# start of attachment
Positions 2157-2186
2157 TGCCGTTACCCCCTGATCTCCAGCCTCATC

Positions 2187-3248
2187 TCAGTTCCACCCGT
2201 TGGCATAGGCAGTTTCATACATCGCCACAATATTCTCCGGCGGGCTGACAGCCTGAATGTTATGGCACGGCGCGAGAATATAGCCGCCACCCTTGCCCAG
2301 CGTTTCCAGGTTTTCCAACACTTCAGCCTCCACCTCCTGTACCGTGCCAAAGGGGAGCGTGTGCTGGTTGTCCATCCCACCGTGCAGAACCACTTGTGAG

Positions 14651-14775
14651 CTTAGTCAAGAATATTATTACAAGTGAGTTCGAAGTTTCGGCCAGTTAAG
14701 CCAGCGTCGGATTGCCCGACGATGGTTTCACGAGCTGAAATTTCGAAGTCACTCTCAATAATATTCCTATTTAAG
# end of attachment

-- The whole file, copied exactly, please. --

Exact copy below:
Positions 2157-2186
2157 TGCCGTTACCCCCTGATCTCCAGCCTCATC

Positions 2187-3248
2187 TCAGTTCCACCCGT
2201 TGGCATAGGCAGTTTCATACATCGCCACAATATTCTCCGGCGGGCTGACAGCCTGAATGTTATGGCACGGCGCGAGAATATAGCCGCCACCCTTGCCCAG
2301 CGTTTCCAGGTTTTCCAACACTTCAGCCTCCACCTCCTGTACCGTGCCAAAGGGGAGCGTGTGCTGGTTGTCCATCCCACCGTGCAGAACCACTTGTGAG

Positions 14651-14775
14651 CTTAGTCAAGAATATTATTACAAGTGAGTTCGAAGTTTCGGCCAGTTAAG
14701 CCAGCGTCGGATTGCCCGACGATGGTTTCACGAGCTGAAATTTCGAAGTCACTCTCAATAATATTCCTATTTAAG